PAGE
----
Posted on July 14th, 2010 14 comments
The kid from Canada, Michael Bublé (Pronounced ‘booble’ at the Tiki bar) has been swingin’ it up on the scene for a few years now…you’ve probably heard his tunes somewhere, at the mall, in Starbucks, in Canada, or on TV. He dresses vintage, looks like he stepped out of the early ’60s, can croon in the style of Dino and Frank and is just as laid back singing an R&B or corny modern pop tune. The kids like him, the grays like him, and the swingin’ kats and kittens in between like him.
Remember a kid named Bobby Darrin?
In the ’50s Bobby Darrin made a big splash with hits across the charts, from swingin’ tunes like Mack the Knife and Beyond the Sea to Rock ’n’ Roll hits like Splish Splash. One of the original “crossover” singers of pop music, anything Darrin touched (for most of his career) turned to gold.
Bobby Darrin’s Mack the Knife vs. Michael Bublé’s Mack the Knife
Bobby had class, he had style, he knew when to throw around a joke and knew when to get serious and not goon up the act.
We retro kats are always looking for someone to fill the openings left by the Rat Packers, Jazz giants and kids like Darrin. We’ve got Harry Conick, Jr. who fits nicely into the crooner slot. We’ve got chicks like Diana Krall who can sing and swing with the best of them and show them a thing or two. Even Natalie Cole has done her part to keep the old fires burning. So what about this Booble kid?
Requirements: In order to really, truly swing with the big boys you’ve got to have the main ingredients for the swinger’s cocktail.
1. Real Talent
2. A smooth, kool style.
3. Must be a hit with the ladies.
4. Must be funny, in an easy, off-the-cuff way.
5. Gotta look the part and look good doing it.
6. Gotta live the part.
7. Have to find that perfect blend of swinging the standards while maintaining that oh-so-important originality.
8. Gotta have a hat.
I’m not so sure about the hat, but I think the kid has many of the requirements needed to be accepted into the retro crowd. I’ve seen him sing live on SNL (not lip syncing) and he sounded good. He was also in a skit and was pretty damned funny, better than I expected. The only thing that will keep this kat from attaining Sinatra-esque status is his choice in songs. For every standard he croons, he adds some new, popbage (pop+garbage=popbage) to his act. Sure, that’s what he has to do to bring in the bigger crowds, get the kids’ attention, make the big bucks. I understand completely…Hell, I’d play a few crap tunes on the tenor if it made me the clams to be able to play the stuff I want, too. But you won’t catch me at a Booble concert, ’cause I just ain’t hip to the neo-jive the kat lays down for the 13-year-olds.
So the real question is, does he have the style?
Of course no one could take Bobby’s place. But some kats come close. I’ll ask you kids…yay or neigh on Booble? Can he really pull it off? Does he make the cut as a real, happinin’ retro-swinger, or is he just another pop music kid trying to be slick and falling short?
You at least have to give the kid credit for getting this famous on 60-year-old songs in the age of hip-hop fever and pop-tart mania.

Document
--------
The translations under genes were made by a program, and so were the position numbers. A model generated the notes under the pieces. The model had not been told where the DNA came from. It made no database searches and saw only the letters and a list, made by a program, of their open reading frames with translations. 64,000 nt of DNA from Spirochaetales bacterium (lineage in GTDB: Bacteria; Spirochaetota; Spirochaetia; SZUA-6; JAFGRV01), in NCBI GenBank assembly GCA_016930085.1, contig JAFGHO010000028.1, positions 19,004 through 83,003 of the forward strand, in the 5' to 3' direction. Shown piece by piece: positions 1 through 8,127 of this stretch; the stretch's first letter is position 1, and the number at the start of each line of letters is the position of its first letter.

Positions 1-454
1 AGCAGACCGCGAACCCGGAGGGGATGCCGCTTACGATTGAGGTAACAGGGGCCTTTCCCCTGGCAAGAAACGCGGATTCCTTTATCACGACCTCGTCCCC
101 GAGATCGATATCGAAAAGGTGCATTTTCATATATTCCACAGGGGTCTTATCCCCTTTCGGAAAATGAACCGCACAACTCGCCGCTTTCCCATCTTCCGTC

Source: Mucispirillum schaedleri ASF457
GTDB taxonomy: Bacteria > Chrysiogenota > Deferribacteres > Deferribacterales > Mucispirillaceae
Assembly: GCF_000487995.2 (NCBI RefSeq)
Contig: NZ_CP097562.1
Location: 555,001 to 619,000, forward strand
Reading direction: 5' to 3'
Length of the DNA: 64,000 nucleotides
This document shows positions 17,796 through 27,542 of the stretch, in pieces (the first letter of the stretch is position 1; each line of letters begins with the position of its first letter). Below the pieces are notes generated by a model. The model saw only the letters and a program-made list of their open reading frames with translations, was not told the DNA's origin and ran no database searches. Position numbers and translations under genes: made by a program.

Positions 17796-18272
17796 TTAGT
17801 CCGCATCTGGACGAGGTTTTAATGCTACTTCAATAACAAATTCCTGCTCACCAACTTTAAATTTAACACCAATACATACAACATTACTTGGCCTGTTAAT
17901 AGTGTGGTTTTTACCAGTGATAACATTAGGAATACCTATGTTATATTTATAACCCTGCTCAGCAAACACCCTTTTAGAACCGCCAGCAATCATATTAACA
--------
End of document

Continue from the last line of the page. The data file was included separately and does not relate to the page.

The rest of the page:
Comments welcome, let’s hear what you have to say.
Posted on December 28th, 2009 5 comments
What better way to ring in the New Year than with the greatest New Year’s Eve movie to ever hit the silver screen,
Ocean’s 11, the first (and quintessential) Rat-Pack flick.
The characters in this movie define cocktail-era cool better than anyone…and they should, as Frank Sinatra, Dean Martin, Sammy Davis Jr, Peter Lawford and Joey Bishop practically invented the essence of mid-century coolness, and pretty much play themselves in this liquor-soaked tale.
Enter Danny Ocean, the cocky, live-for-the-moment cat who gets a crazy idea in his head to get his old army buddies together to knock-over five Vegas Strip casinos for fun and profit. Using his charm, he talks his (otherwise mostly straight-up) pals into embarking on this rather ballsy scheme. They make the plan over billards and drinks, and make ready to pull it off on New Year’s Eve at the stroke of midnight. I won’t give any more away, in case you ain’t seen it for yourself as of yet.
Here’s some Trivia (More here at IMDB):
This flick combines the best the cocktail era has to offer: On-location shots of Vegas, plus cool cars, lots of booze, broads, and songs by Martin and Davis. (But funny enough, not Sinatra)
It is rumored that when Peter Lawford brought the idea to Sinatra, Ole Blue Eyes said, “Forget the movie, let’s pull the job!”
Shirley McClaine ad-libbed her entire cameo. Her payment was a new car.
Vegas ‘law’ at the time mandated African Americans could not stay in the major hotels. When they tried to make Sammy Davis Jr. stay at a “colored only” motel, Frank stepped in and strong-armed the casino into letting him stay there. This pretty much led to the end of segregation in Vegas Hotels.
Dean Martin’s movie version of “Ain’t That a Kick in The Head” , featuring Red Norvo on vibes, was much different (but just as cool) as the swingin’ big band version released on vinyl.
PS: For those of you who are thinking of the remake with George Clooney and Brad Pitt…Hey, I think Clooney is just great…but he ain’t no Sinatra. See the original.